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Revlon’s popular drugstore cosmetic line Almay is facing allegations that it falsely labels its makeup as being hypoallergenic when the products actually contain known harmful allergens and skin irritants.

Plaintiff Kathryn Flint filed the Almay Cosmetics class action lawsuit in California federal court earlier this month. Hypoallergenic cosmetics are sought out by consumers, like Flint, who suffer from skin allergies or those seeking to avoid any repeat inflammatory reaction due to sensitive skin.

Flint says she occasionally purchased several of the alleged falsely labeled drugstore cosmetics, including Almay’s Truly Lasting Color Liquid Makeup, Almay’s Clear Complexion Concealer, and Almay’s Color+Care Liquid Lip Balm at a San Francisco Walgreens. She claims she bought the makeup relying on the label representations that it was “hypoallergenic”, cautious since she and her family have suffered skin and eye irritation and dermatitis in the past and didn’t really know what exact ingredient could trigger an allergic skin reaction.

But, according to the CDC, when skin is exposed to a sufficient amount of a chemical allergen, the skin is “sensitized.” Upon re-exposure to the allergen, the skin initiates an inflammatory cascade, causing skin changes associated with allergic contact dermatitis. These include redness, oedema (fluid retention), scaling, fissures (cracking), vesicles (fluid-filled sacs), bullae (bubble-like cavity), and eventually oozing.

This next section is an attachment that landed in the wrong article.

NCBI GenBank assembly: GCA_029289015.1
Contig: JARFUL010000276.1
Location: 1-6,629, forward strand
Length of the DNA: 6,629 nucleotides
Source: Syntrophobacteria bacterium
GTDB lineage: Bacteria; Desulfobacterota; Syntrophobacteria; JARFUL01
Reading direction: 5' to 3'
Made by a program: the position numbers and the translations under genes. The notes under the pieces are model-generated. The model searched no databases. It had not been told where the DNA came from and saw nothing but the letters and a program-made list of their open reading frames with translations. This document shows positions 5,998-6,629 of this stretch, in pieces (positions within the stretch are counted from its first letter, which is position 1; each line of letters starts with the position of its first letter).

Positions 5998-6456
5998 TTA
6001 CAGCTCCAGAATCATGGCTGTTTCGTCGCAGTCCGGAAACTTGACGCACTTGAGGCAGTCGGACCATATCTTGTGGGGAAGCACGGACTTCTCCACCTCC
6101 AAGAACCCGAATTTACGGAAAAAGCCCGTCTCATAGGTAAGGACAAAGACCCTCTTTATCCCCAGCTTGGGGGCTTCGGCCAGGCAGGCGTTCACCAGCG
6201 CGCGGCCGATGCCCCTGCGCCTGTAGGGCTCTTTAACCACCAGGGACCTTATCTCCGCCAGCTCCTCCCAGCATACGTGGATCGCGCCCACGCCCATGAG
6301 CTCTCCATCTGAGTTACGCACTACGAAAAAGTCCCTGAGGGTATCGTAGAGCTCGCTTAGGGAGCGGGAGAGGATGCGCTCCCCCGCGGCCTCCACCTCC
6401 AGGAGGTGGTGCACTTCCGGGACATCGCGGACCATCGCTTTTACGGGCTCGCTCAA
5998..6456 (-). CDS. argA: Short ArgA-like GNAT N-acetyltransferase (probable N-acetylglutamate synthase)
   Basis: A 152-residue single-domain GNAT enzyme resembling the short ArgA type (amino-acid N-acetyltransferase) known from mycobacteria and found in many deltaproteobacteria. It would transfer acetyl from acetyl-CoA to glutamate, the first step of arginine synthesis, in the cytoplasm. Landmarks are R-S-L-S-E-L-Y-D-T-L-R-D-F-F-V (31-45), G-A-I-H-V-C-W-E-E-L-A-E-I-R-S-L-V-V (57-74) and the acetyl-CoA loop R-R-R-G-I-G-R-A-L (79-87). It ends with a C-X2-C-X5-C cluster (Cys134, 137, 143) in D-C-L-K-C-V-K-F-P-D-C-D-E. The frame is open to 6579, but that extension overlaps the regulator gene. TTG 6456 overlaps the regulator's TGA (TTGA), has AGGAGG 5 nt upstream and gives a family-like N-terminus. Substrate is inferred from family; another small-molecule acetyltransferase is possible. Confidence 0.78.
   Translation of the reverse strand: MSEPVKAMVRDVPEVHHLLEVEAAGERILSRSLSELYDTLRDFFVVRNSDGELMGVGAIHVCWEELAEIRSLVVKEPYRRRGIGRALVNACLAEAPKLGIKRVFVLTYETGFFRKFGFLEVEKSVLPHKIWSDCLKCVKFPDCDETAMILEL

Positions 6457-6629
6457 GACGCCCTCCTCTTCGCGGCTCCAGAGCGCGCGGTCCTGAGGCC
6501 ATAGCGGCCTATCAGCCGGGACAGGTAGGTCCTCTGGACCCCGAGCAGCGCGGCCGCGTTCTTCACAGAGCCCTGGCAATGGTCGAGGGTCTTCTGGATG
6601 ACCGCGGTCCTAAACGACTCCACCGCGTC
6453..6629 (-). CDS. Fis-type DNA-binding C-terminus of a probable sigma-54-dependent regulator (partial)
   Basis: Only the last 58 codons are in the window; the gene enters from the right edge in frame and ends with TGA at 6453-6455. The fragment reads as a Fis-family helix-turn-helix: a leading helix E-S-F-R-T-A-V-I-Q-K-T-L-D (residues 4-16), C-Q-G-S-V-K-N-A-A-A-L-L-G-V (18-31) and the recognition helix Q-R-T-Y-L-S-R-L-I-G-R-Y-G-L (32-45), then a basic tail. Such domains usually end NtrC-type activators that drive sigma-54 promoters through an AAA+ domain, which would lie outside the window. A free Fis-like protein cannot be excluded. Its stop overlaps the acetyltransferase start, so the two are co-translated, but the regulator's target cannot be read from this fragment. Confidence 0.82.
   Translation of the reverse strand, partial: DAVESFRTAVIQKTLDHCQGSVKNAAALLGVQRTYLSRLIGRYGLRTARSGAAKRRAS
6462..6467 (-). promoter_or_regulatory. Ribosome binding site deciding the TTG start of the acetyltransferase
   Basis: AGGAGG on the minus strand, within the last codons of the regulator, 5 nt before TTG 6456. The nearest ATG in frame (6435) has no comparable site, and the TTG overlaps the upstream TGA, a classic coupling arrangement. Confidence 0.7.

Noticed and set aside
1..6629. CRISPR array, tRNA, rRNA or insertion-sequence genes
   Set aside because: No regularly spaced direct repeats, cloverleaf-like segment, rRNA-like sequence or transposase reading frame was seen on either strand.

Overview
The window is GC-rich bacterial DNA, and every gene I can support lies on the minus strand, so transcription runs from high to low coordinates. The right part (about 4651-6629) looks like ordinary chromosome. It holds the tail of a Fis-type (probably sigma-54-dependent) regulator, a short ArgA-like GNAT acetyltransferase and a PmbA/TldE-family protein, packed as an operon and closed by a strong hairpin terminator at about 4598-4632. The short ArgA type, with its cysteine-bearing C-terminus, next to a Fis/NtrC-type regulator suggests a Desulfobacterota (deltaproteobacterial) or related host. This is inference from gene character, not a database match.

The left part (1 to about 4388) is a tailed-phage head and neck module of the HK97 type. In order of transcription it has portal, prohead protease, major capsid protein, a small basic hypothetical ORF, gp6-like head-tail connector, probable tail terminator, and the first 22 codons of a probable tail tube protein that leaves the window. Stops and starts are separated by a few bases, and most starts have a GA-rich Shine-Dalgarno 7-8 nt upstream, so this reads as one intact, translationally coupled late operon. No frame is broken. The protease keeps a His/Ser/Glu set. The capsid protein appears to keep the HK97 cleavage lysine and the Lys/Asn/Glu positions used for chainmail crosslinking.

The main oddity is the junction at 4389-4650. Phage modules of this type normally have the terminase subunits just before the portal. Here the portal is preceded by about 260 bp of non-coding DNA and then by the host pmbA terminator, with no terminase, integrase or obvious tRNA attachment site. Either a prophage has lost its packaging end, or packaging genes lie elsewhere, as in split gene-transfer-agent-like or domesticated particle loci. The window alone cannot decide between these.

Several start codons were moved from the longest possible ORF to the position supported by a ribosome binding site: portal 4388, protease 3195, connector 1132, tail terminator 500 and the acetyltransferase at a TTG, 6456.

However, the Almay Cosmetics class action lawsuit asserts that in order to capitalize on the growing hypoallergenic market, Revlon prominently (and purportedly falsely) labels its Almay line of drug-store cosmetics as “hypoallergenic.” However, despite its marketing scheme, the Almay cosmetics contain a “shocking array and substantial amount of known skin allergens, agents that can cause severe skin corrosion, serious eye damage, skin irritants, or are otherwise toxic or hazardous in the case of skin contact,” the 76-page complaint states.

In fact, in its internal document defining the term “hypoallergenic”, Almay lists dozens of ingredients it recognizes as “known allergens” that are deemed unacceptable in hypoallergenic products. Among others, Almay lists corn starch, salicyclic acid, and zinc stearate as known allergens – all ingredients in their so-called “hypoallergenic” cosmetics.

“Almay falsely and misleadingly claimed that the ingredients in its products are “hypoallergenic” when they are not. By deceiving consumers about the nature, quality, and/or ingredients of its products, Almay is able to command a premium price, increasing consumers’ willingness to pay and take away market share from competing products, thereby increasing its own sales and profits.”

Had Flint known at the time that the Almay makeup was not hypoallergenic as promised, she says would not have purchased the cosmetics. Flint is seeking to represent a Class of similarly situated consumers who purchased Almay cosmetics. Along with injunctive relief, the proposed class action lawsuit is asking the court to award statutory and punitive damages.

Flint is represented by Yvette Golan of The Golan Law Firm and James A. Francis and David A. Searles of Francis & Mailman PC.

The Almay Cosmetics Class Action Lawsuit is Kathryn Flint, et al. v. Revlon, Inc., et al., Case No. 1:18-cv-06992, in the U.S. District Court for the Southern District of New York.

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